Engineers from Dealertrack will join their fellow Django devotees in a 200-strong community as it converges for DjangoCon, which is now in its seventh year.
The largest single gathering of Django devleopers will gather in Austin, TX this year, starting on Sept. 6.
In preparation for our participation – Dealertrack is a proud Gold Sponsor of the event – principal software engineer Gregory Armer reflects on the whys on the adoption of Python and Django at the company.
He also pays homage to the value of having an open source community, especially when it comes to choosing programming languages and building standards for the company.
A few years ago we were tasked with coming up with a new technology stack for the refresh of one of our main software products. This was a great opportunity to use a modern programming language and rapid development tooling to take our product to the next level.
We looked at many options including .NET, Ruby on Rails, and finally Python and Django. Here’s what we found.
After extensive research and a few prototypes, we were sold. We found that we could build high quality, automatically tested, functional code in a fraction of the time compared to other languages and frameworks.
It combines remarkable power with very clear syntax and has interfaces to many system calls and libraries. Anything that requires extreme performance, generally not possible in a high level language, can be written in C/C++ using a well defined and documented API.
Python is a great programming language for getting things done quickly and correctly, and the entire ecosystem built around it contains libraries for almost anything you can imagine, from command line tools to face recognition, to big data science.
Due to the massive uptake in the popularity of Python over recent years, it’s surrounded by a knowledgeable, helpful, and expanding community.
This makes finding advice on problems you have incredibly easy. According to the TIOBE index, Python is the 5th most popular programming language in use, as of August 2015.
Django’s mantra is simple:
The web framework for perfectionists with deadlines.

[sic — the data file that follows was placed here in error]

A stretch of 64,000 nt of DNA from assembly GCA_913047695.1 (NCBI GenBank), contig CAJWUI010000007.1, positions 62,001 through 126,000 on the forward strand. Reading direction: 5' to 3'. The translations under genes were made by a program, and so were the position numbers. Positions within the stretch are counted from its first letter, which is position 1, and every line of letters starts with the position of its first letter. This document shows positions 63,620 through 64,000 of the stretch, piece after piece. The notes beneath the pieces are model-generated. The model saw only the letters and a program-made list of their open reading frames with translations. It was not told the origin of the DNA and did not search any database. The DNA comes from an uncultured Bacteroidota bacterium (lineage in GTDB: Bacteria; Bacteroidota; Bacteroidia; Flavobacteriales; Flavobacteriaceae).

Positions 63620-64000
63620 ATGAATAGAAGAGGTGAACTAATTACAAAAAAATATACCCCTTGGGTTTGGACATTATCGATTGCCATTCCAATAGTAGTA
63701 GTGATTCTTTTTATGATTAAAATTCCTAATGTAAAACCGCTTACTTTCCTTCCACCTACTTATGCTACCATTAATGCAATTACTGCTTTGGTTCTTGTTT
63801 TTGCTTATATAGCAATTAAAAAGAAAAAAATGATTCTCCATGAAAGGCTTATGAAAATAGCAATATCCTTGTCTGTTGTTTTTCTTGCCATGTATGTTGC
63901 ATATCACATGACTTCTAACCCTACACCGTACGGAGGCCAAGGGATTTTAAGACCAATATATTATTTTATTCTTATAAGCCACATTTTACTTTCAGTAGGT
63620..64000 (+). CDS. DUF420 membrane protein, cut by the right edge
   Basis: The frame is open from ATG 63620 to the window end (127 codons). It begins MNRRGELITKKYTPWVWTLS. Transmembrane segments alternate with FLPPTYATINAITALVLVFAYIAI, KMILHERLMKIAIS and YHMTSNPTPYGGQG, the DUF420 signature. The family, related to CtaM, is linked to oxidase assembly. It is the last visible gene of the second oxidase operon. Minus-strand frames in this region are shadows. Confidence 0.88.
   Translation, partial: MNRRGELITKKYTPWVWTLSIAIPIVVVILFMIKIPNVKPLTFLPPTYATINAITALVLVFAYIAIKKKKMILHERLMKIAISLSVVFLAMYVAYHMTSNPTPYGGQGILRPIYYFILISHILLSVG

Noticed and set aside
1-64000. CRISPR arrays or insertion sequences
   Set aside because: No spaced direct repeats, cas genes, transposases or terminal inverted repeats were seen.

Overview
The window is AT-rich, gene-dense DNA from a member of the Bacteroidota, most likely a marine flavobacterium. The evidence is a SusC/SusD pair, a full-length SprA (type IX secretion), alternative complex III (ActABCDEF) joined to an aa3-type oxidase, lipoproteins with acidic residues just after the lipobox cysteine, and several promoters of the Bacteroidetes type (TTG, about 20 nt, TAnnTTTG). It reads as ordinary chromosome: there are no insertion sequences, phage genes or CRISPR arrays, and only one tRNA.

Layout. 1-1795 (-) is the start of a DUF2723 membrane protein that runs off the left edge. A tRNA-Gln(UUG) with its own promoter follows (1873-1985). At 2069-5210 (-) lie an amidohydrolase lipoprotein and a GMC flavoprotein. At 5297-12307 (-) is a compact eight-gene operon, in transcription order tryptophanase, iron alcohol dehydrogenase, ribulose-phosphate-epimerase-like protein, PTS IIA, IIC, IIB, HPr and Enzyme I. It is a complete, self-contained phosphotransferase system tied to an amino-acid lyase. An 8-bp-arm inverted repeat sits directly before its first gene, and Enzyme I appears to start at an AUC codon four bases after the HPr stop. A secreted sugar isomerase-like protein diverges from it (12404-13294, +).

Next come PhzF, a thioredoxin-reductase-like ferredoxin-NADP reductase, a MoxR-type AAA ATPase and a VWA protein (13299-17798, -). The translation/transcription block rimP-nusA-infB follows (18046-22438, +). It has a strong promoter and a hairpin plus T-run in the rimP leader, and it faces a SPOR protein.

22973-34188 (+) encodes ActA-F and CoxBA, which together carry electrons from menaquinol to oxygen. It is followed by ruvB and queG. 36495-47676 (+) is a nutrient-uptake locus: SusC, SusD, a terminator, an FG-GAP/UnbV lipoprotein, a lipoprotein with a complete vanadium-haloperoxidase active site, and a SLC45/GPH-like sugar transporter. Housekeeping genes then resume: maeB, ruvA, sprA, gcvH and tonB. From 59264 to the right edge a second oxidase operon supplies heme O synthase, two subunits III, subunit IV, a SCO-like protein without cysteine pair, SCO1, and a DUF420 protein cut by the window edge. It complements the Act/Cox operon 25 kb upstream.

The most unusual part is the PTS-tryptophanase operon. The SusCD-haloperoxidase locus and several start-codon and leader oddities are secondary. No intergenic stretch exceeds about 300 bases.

This embodies everything about Django, developing web applications and was one of the major selling points for us. Django lives up to it, not only in the core framework, but in the majority of third party libraries and utilities as well. One of the best examples is Django REST Framework, which we use extensively for building web services.
Django’s ORM didn’t support everything we needed; however, we were able to drop in SQLAlchemy which did.
This meant we had to write a bit more code because we couldn’t use the built in integration Django has between its ORM and everything else; however, that was still easier than building everything from scratch. We’ve even open-sourced some of these integrations, like djangorest-alchemy, which integrates the Django REST Framework with SQLAlchemy.
Since the open-source community has been so good to us, we decided to contribute back as much as we can. We set up an internal policy for contributions from all our software engineering team members, and we have open-sourced a few projects already.
- djangorest-alchemy – Library to integrate Django REST Framework and SQLAlchemy
- flake8-diff – Run flake8 across a set of changed files and filter out violations occurring only on the lines that were changed.
- django-rest-framework-braces – Collection of utilities for working with Django REST Framework (DRF)
- simplepath – Simplepath is a dictionary lookup utility/mapper with performance in mind.
- skipnose – Nose plugin that allows you to include/exclude directories for testing by their glob pattern.
- multinosetests – Helper utility to run multiple nosetests suites.